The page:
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  1. Great article, but you might have jinxed Gallardo with that last comment…

    Comment by Mike — May 5, 2011 @ 9:40 am

  2. Thanks for this article Chris.

    I have Gallardo on my fantasy team so I am now expecting a no-no in his next start!

    Comment by Slats — May 5, 2011 @ 9:48 am

  3. My first reaction with pitchers who suddenly perform horribly and give up tons of runs is that they have an injury, but Gallardo’s velocity on his pitches seems to still be there so that might be unlikely. If he’s not injured, Gallardo is too good of a pitcher to continue like this and will bounce back eventually.

    Comment by jakesprecher — May 5, 2011 @ 10:15 am

  4. Gallardos k rate has normalized somewhat since his first 3 starts. the defense is just really really bad.

    Comment by justin — May 5, 2011 @ 10:27 am

  5. I like this series, but here’s two ideas to perhaps improve on it:

    1) Provide a Dashboard at the top of each article that focuses on maybe 5-10 ‘Focus Areas’. Focus Areas might be BABIP, K/9, Velocity, GB/FB rate, etc. Beside the Focus Area, have 3 columns; one column for a ‘Trend’; green arrow or green light for things that haven’t changed about said player’s game, or have improved. Yellow for areas of concern. Red for the glaring areas that have severely affected his success. 2nd Column, have their current years’ number for that Focus Area. 3rd column, have last year’s figure, or 2 or 3 year avg.
    And maybe have an ‘Outlook’ to summarize if that player is projected to be fine moving forward, not sure, or if the Focus Areas show a dangerous trend that perhaps will affect the player for the year.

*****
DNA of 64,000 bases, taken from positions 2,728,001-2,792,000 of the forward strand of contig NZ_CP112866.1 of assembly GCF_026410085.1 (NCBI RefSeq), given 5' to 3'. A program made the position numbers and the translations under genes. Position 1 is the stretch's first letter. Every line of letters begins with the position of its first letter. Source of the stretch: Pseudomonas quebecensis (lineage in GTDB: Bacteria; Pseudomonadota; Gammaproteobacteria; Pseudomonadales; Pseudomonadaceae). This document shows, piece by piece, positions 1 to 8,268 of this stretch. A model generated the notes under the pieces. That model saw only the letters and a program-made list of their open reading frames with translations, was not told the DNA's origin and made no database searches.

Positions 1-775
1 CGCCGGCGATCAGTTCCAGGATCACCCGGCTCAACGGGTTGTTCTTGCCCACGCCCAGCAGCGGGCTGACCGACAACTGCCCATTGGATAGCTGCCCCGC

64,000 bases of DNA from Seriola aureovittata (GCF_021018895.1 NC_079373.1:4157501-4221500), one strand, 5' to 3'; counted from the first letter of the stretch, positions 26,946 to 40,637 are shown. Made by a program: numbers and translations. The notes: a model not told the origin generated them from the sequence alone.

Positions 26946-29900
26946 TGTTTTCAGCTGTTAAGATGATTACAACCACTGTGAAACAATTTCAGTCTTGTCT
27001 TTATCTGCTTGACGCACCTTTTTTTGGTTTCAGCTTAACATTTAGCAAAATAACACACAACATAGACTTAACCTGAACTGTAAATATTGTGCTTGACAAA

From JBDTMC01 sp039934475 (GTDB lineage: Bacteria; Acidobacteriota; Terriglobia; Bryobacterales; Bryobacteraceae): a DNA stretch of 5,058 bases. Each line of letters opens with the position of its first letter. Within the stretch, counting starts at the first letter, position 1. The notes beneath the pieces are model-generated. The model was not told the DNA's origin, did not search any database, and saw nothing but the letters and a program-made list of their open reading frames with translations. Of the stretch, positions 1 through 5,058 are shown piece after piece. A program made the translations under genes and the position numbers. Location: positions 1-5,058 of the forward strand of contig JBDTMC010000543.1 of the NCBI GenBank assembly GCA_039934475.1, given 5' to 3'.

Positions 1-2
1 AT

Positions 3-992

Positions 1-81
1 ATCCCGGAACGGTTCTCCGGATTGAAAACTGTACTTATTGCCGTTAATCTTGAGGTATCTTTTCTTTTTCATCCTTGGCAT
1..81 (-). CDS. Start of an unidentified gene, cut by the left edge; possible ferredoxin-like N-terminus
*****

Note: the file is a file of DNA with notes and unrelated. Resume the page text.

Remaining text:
This provides the user a quick view of what is affecting the player in question, which can perhaps nicely summarize the articles points; sometimes I find myself just scrolling to the last paragraph to see what the writer’s conclusion is.

    2) Was the ‘What’s wrong with XXXX?’ series used last year at this time? How about providing a retrospective on how those players that were put under the microscope did for the rest of that year? Might provide more details on what to expect from the players that have been/will be analyzed this year.

    Just throwing those ideas out there…hope they made sense. Keep it up FanGraphs!

    Comment by Ryan — May 5, 2011 @ 10:58 am

  6. Apostrophe fail

    A heightened ground ball rate would typically be a reason for optimism, until you remember the Brewer’s atrocious infield defense.

    Comment by Tom — May 5, 2011 @ 11:03 am

  7. Any possibility of tipping pitches? Could be why his off-speed stuff is less effective.

    Comment by Gavin — May 5, 2011 @ 11:53 am

  8. Seen and heard three different “analysts” saying his velocity is down. It is not. Kudos for Chris for not joining in.

    Here’s what I think goes on behind the scenes at Baseball Tonight:
    Director: Ok, when we come out of commercial, Karl’s gonna go over the Brewers’ highlights, and talk about Gallardo’s struggles, then he’s going to throw it to you Eduardo.
    E Perez: I haven’t seen him pitch.
    Director: So what? Just say something, and sound authoritative. You’re an ex-player, man!
    E Perez: Ok, I’ll say his velocity is down.
    Director: Perfect! That’s gold, baby!

    Comment by Mike W — May 5, 2011 @ 12:07 pm